Some of the most inspiring a stories in the media during the Covid-19 crisis globally have centred around concern for the good of other people. Most memorably, in Italy, professional musicians sang and performed from their balconies. By sharing their skills in such a beautiful yet simple way, they brought joy to their neighbours and, thanks to technology, to us. Music, they said, can’t be quarantined.
Artists across the world have been facing enormous challenges during the current crisis. But in the middle of it all they have found very creative ways to offer hope. While excellence in science, mathematics and economics are inarguably essential as we seek to develop a vaccine for Covid-19, we should be mindful of the hopefulness and value of the arts and humanities. History, ancient and modern, has much to teach us in relation to our response to disease and pandemics. Moreover, in a fascinating piece, Nathan Fleschner writes of the kind of thinking that studying even the theory of music can foster. He argues convincingly that the arts and humanities can equip young people with the thinking skills needed in our current world, awash as it is with data and fake news.
During lockdown, acts of kindness have multiplied in communities around the globe. Here in Northern Ireland, teachers have been at the forefront of magnificent efforts to support the children, young people and their families, and it has been heartening to see local colleagues honoured in this year’s National Association for Pastoral Care in Education awards.
We know that academic excellence is important, but in times of crisis we learn that compassion and kindness are of infinitely greater worth. We should explore initiatives that infuse curriculum with the development of virtues such as The Good Project and the Kindness Curriculum. There are more helpful resources online compiled by the Red Cross. Another fine project is the Narnia Virtues: a Character Education English Curriculum that encourages the cultivation of good character through engagement with the Narnia Novels by Belfast’s very own C.S. Lewis. Seamus Heaney in his Five Fables, also placed value on the power of story in the development of moral imagination.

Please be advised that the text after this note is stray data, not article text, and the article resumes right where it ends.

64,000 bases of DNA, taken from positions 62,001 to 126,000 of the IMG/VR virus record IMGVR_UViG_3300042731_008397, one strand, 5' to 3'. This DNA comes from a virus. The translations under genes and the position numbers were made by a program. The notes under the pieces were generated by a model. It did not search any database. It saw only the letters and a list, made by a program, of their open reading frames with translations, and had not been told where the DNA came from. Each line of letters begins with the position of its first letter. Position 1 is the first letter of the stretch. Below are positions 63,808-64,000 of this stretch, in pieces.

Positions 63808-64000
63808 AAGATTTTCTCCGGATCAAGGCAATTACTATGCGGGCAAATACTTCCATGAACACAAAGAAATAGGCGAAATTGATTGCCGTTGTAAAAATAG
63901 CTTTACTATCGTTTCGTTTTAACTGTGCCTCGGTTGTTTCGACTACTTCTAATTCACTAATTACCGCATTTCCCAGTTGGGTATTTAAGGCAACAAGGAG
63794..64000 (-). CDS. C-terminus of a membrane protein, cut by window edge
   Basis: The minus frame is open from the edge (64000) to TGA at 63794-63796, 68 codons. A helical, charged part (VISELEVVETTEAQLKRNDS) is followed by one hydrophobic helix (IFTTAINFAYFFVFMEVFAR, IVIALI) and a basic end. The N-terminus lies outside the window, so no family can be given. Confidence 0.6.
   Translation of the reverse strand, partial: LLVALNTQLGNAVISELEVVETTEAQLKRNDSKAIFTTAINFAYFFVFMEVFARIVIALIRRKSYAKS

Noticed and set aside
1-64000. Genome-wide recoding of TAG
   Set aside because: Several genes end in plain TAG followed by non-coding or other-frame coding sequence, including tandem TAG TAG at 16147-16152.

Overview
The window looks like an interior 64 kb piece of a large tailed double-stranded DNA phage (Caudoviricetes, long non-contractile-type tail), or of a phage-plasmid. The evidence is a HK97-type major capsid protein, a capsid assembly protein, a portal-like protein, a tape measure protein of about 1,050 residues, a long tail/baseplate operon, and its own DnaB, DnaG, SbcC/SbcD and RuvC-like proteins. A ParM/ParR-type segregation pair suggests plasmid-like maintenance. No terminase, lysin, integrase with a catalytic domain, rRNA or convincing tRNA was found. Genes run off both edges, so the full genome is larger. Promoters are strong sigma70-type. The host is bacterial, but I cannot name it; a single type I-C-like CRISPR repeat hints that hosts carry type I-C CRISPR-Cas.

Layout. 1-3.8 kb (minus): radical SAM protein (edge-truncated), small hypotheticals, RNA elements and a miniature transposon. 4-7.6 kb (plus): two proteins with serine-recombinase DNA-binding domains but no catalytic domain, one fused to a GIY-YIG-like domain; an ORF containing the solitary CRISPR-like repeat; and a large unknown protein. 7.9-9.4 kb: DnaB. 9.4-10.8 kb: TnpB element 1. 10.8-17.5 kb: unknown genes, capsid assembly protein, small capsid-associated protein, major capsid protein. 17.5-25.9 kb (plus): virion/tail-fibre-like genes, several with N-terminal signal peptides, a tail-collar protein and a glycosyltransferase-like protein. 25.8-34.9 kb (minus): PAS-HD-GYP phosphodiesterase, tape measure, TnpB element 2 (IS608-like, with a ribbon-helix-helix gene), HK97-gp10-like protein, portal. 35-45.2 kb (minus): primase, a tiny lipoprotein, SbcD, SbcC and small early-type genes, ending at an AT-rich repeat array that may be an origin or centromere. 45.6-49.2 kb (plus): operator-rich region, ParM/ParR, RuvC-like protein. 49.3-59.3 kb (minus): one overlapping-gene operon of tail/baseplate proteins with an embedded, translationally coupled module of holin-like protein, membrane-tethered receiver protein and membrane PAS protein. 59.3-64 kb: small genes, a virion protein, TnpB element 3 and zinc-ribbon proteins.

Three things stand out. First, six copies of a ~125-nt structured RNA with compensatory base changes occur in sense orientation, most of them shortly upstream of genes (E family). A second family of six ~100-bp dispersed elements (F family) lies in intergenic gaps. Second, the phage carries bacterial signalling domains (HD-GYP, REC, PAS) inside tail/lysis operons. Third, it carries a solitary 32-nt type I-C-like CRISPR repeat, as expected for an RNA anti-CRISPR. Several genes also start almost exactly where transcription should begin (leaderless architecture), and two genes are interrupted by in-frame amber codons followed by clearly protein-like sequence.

Of course great stories are told in many different languages and not just in English. The global resurgence in popularity of Albert Camus’s La Peste during the Covid-19 crisis is testament to this. The power of engaging the imaginations of children in the face of global challenges through story was considered at a recent French studies conference at Stranmillis University College. One of the delegates we welcomed to Belfast is Helen Patuck, who has since published an inspiring picture book to help children understand Covid-19, translated in several languages.
In a recent curriculum blog, I considered French philosopher Paul Ricœur for whom story was the gateway to understanding not only ourselves, but our relationship with the world and others. Ricœur argued that the story of each human being is precious. Children and young people across Northern Ireland and beyond will be returning to school with many different stories, and we should value each one of them.
In different ways, outdoor learning, the arts and humanities, and character education have the potential to generate hope. We must keep this in mind as we contemplate going back to school, as we review curriculum together, seeking to guide the learning of our children and young people, and prepare them to live well and achieve success in the future.
Sharon Jones is Senior Lecturer at Stranmillis University College and a CREU member. She sits on the Editorial Board of The Curriculum Journal.